Due to the transposition of Directive (EU) 2019/1937 of the European Parliament and of the Council of 23 October 2019 on the protection of persons who report breaches of Union law as amended by Regulation (EU) 2020/1503 of the European Parliament and of the Council of 7 October 2020 (hereinafter referred to as “Directive“), Act No. 189/2023 Coll. (hereinafter referred to as the “Amendment“), which amends Act no. 54/2019 Coll. on the protection of whistleblowers of anti-social activity and on the amendment of certain laws and which amends Act no. 327/2005 Coll. on the provision of legal aid to persons in material need and on amendments to Act no. 586/2003 Coll. on Advocacy and on Amendments to Act No. 455/1991 Coll. on trade entrepreneurship (Trade Act) as amended by Act No. 8/2005 Coll. as amended (hereinafter referred to as the “Act“), which entered into force on July 1, 2023, with the exception of some provisions of the Amendment, which enter into force on September 1, 2023.
Regardless of its adjustments, to the Act itself, we do not recommend it being ignored especially by employers. Wording state that obligations are already in incumbent on every employer, the non-compliance of which could have adverse and far-reaching consequences for employers, especially in the form of financial penalties.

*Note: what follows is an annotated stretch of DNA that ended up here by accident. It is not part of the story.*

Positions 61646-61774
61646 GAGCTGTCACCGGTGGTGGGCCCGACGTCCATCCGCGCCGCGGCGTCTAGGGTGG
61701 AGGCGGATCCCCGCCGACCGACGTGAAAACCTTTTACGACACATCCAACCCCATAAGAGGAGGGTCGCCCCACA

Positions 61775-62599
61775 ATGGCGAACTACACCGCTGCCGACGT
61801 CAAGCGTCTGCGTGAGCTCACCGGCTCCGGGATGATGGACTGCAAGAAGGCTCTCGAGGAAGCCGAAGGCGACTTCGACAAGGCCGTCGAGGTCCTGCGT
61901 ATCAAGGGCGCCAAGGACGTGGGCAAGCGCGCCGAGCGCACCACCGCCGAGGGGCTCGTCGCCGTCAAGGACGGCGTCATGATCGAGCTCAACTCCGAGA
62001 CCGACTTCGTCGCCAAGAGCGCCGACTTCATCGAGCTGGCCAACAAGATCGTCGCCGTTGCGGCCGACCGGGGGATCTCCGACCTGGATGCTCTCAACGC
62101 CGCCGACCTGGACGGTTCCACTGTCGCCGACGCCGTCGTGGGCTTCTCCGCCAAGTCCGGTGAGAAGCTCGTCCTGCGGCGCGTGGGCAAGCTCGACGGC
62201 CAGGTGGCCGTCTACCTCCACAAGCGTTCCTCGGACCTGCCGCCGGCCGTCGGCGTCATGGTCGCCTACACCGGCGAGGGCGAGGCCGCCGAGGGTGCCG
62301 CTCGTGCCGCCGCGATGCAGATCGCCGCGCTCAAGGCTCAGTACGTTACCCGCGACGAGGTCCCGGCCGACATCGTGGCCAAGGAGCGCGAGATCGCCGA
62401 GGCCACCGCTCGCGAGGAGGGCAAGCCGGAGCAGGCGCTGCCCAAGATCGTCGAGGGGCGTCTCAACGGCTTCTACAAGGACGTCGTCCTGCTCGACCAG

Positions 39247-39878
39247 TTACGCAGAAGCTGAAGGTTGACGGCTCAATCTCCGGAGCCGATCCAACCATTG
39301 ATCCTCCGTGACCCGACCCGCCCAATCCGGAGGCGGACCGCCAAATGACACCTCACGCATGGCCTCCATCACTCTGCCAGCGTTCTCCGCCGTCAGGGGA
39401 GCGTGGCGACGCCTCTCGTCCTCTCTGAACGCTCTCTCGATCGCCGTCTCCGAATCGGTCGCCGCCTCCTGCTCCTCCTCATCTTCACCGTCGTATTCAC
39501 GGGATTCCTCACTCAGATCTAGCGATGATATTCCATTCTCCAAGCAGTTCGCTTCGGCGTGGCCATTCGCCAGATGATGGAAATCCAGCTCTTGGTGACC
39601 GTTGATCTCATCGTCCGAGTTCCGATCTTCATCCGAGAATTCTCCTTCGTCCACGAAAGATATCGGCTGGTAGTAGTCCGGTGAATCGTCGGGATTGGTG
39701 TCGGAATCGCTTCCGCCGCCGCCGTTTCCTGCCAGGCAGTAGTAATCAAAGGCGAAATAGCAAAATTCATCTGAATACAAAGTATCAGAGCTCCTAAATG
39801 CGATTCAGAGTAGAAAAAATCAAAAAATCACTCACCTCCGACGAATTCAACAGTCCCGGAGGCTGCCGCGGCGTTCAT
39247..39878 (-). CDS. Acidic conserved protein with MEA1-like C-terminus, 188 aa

The Amendment tightens the current sanctions, and at the same time introduces new obligations for employers and affected persons or restricts their rights, and for breaching the stated obligations or for exceeding its rights, it stipulates fines which, according to the Amendment, can extent to not only tens of thousands of euros but also hundreds of thousands of euros.
The subject matter of the Act until the Amendment took effect was simply the regulation of the conditions for providing protection to persons in an employment relationship in connection with the reporting of anti-social activity, the regulation of the rights and obligations of persons when reporting anti-social activity, and the establishment, status and powers of the Whistleblowers Protection Office.
The reason why the Act was, and still is often overlooked, is that most employers mistakenly rely on the fact that unless they employ 50 employees or more, the Act, or the obligations arising from it do not apply to them.
The fact that gives rise to this false assumption follows from the provisions of § 10 par. 1) in connection with the provisions of § 10 par. 9) of the Act according to which an employer employing 50 employees is obliged to establish the so-called Responsible Person, and at the same time issue an internal regulation to the extent defined by the Law.
However, the opposite is true. These facts do not mean that the Act as such and the other obligations arising from it do not apply to employers with less than 50 employees! For the purposes of the Act, an employer is any person who employs at least one natural person in an employment relationship.In other words, the Act applies to all employers. Only employers meeting the criterion of 50 or more employees are required to have established the so-called Responsible Person and issued internal regulation!
To what extent does the Amendment modify the Act?
The most significant adjustments contained in the Amendment include:
- extension of the provision of protection to persons reporting violations of European Union law,
- extension of the provision of protection to a person who, in cases defined by law, has published information about anti-social activity,
- extension of the provision of protection to a person who filed a report anonymously and whose identity was subsequently revealed,
- expansion of the personal scope of the Act,